We have the opportunity today, Aug. 28th, of a Sunday on the Feast of St. Augustine. I would like to highlight a certain homily that Augustine gave, while at a Mass in Carthage, Africa, sometime in June of 404 a.d. I will do that in a few minutes but need to set it up for you in relation to a few pertinent things. Let us know this Bishop Augustine who served the Church for many years as a good apostle, and what things were like in this eighth year of his episcopacy in Africa.
A Carthage community had gathered for Eucharist in 404 a.d. The ancient liturgy of that time had the Mass Of Sacrifice and Eucharist, with the Holy Word of God shared first, and the bishop’s speaking of applying the mind and heart of Christ to living out the Scriptures. Augustine would be preaching from the text of St. Paul to the Corinthians, that if “one has not love, thou art a noisy, bothersome gong, and even if thou showed prophecies and or many talents given to the poor… if not in authentic love, thou art nothing. Love is all.” That was Augustine’s theme for this Mass. With our own 2016 texts on this St. Augustine Sunday, we are not in 1st Cor. 13, but in Hebrews 12 (the festal gathering in Zion–or Heaven) and in Luke 14 (the misbehaving guests at a banquet). Perhaps we can tie our readings, though, back to Augustine’s love message of that day in Carthage.
Sixteen centuries ago, Augustine saw things as one festal gathering in Heaven and for one people, but in his time there were heretics, separating the Flock (the Church) from one gathering. That’s was a violation of (today’s text) of Hebrews 12. Augustine also saw many misbehaving persons at the banquet that is for the Flock of Christ, as the heretic Donatists and Manicheans of his time in Church history were acting to break up The Church. While Manicheans felt that Christians could sin away without remorse, since ‘their soul was saved’ (‘sound familiar today?); Donatists were almost the opposite, trying to re-make the Church as re-purified, and in denying how Christ as Sacrament could be involved with sinners or through sinners at all, in an imperfect Church. Donatist claimed no toleration for any sin in the faithful, that only a re-made, parting church could be the continuation of Christ’ work on earth. You can see that this misbehavior was much like Luke 14′s warnings from Jesus. Augustine saw it clearly. They needed him to speak up on it.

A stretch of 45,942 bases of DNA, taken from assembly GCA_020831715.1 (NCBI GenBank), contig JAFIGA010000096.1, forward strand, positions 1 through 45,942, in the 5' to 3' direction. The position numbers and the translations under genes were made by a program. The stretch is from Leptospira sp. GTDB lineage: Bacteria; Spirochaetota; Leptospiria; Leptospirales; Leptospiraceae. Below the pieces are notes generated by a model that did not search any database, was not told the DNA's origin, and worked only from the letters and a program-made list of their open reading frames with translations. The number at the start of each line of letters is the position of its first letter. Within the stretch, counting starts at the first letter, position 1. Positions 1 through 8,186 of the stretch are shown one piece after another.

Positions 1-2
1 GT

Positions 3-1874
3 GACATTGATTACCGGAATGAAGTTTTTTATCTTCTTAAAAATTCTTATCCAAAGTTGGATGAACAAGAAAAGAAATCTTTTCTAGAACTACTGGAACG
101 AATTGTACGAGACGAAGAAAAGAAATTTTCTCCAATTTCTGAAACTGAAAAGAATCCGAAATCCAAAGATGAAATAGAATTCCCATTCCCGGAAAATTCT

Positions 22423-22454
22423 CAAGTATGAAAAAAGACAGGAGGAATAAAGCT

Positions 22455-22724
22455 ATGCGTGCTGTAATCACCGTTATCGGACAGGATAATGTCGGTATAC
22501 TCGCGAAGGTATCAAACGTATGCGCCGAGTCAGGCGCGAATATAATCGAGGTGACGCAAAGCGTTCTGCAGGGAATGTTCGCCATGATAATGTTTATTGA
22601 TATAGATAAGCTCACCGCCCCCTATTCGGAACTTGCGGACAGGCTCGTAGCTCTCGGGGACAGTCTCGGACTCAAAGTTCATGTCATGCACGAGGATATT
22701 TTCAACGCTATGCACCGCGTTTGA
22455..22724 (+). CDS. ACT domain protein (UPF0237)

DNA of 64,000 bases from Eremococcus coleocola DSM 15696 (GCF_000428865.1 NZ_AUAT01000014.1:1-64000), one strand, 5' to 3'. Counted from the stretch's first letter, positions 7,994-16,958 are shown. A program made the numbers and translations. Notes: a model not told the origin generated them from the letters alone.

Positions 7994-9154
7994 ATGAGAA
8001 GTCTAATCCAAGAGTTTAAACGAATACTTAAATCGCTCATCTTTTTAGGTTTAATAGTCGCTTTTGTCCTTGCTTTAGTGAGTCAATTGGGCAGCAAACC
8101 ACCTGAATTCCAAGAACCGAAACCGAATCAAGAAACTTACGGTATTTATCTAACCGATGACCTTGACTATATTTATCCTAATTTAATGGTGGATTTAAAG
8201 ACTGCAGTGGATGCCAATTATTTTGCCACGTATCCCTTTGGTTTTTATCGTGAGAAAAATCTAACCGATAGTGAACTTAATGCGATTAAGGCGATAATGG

So he came to speak on love at Carthage. He was the bishop of authority. We know that Carthage was a key city of Christianity in Africa back then. Because too many people were calling themselves Christian, but divided by their proud and arrogant Christian tangents into Donatism and Manicheanism, Augustine saw that only Christ’ Love would be the answer. These heretics were deviating away from the apostolic teaching and unity of the Church, of the one love and one mind in Christ. Donatists were set in their ways of a new so-called “better” position on practicing Christianity, as if they were given some special knowledge about Christ, that He could make them the only sanctified followers. And, with all their tangents away from the apostolic teaching, Augustine probably felt the Donatists of Carthage main sin was not of theological speculation and error, but simply of being now un-loving. Donatists were the modern gongs of Paul’s definition of unloving believers. What use were they–even with all their spiritual jargon?! They were turned against the original Church, acting like they were superior and enlightened, pitying the traditional backward Church of Peter.
The Manicheans were the classic Excusers from living the Faith in love. Manicheans were not of the original Church either, saying that all matter was evil, but only the spirit was pure, and therefore: ‘All sins against love could be excused, since it just was the evil flesh acting itself out. Excuse me for stabbing you in the back– my bad! But not my fault! Excuse for not practicing core beliefs anymore! My bad, and I am personally opposed to them, but just can’t help it, and what does it matter? (‘Sound familiar in 2016?) Excuse me for not embracing the rest of the Church, with its holy martyrs and heroes that passed on the Faith with blood and toil– I need not join you for you are too strict on your position versus evil. But excuse me, it’s just my so-called bad side. Yet there’s hardly any real evil people, just evil inclinations of the flesh. All can be excused, including my terrible looking down on you. I am of bad matter, but I am of pure soul.’ (Sik)